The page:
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* These heroic citizens disdained to receive his protection or regard his proclamations. They remembered that their ancestors left them free, ancestors who had bled in rescuing their country from the tyranny of kings. They invoked the protection of the Supreme Being; they bravely defended heir city with undaunted resolution, they repelled the enemy, and recovered their country.” The author of the

address was John Jay. It was not only approved of by a * special vote of Congress, but ordered to be translated into

the German language, and circulated at the expense of the United States.

After the removal to Baltimore, and the conferring of the unlimited powers already mentioned upon Washington, Congress adopted other means for recruiting the army, by offering bounties and rewards, and to provide pecuniary resources, by large paper emissions, pledging the faith of the United States for its redemption. Hard measures, ill-advised and of mischievous consequences, were soon adopted, to sustain the credit of this paper, and prevent its depreciation. This part of the civil history of the day belongs however to another part of the subject.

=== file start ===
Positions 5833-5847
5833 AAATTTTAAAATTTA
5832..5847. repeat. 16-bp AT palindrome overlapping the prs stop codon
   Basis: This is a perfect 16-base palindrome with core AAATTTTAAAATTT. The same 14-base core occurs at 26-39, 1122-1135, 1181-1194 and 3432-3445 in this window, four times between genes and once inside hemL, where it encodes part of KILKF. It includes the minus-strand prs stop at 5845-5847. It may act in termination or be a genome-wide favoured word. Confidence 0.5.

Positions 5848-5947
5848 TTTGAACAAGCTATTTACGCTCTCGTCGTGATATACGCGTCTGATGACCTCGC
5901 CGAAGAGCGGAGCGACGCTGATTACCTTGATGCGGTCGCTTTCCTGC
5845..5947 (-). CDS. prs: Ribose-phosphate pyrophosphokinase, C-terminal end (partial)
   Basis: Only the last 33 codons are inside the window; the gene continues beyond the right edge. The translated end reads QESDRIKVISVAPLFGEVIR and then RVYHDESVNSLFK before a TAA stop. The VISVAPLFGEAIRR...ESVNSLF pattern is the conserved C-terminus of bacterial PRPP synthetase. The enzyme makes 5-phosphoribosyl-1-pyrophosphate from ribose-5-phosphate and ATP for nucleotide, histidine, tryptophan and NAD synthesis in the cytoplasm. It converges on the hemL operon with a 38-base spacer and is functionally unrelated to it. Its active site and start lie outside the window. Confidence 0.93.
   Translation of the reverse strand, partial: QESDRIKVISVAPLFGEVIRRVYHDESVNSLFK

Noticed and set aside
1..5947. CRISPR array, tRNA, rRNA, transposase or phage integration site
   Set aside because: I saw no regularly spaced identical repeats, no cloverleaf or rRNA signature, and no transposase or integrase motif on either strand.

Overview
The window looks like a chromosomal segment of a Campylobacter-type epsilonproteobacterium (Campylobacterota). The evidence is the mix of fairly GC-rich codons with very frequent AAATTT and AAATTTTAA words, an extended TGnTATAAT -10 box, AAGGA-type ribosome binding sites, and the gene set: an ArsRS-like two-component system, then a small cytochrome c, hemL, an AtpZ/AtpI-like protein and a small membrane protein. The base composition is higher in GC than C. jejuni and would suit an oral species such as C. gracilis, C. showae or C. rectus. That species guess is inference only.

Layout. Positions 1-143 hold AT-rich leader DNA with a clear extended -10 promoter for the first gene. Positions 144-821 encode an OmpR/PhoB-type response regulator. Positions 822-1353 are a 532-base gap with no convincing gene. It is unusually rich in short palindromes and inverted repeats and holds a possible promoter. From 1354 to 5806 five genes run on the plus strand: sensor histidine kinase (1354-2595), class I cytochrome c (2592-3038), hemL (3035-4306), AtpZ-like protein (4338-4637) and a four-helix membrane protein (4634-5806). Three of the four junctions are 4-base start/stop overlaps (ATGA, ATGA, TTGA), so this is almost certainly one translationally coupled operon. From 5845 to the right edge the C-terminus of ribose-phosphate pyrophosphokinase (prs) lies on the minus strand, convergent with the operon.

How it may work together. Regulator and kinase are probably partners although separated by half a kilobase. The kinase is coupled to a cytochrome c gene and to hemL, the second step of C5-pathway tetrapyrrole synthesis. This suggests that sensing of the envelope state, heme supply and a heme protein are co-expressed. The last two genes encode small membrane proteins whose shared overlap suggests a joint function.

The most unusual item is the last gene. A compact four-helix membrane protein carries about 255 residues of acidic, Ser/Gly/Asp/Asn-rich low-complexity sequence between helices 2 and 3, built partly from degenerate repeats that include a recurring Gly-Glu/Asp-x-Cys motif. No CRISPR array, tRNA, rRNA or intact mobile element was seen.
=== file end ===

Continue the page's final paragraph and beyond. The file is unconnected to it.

On no occasion, and by no set of men, in authority in this depressed condition, was the idea suggested, of accepting peace, by making any conditions whatever with Great Britain. In the discussions which frequently occupied Congress, on the subject of obtaining French assistance, it was several times proposed to offer France, as a compensa. tion for her aid in establishing Independence, a monopoly of commerce, such as Great Britain had enjoyed. This was refused, and all modifications, offering her peculiar advantages of trade, also refused, upon the principal ground that it would endanger the union of the people in favor of independence, by destroying the force of the chief argu

ments against British supremacy. A stronger inducement i for French aid, and one more consonant with the principles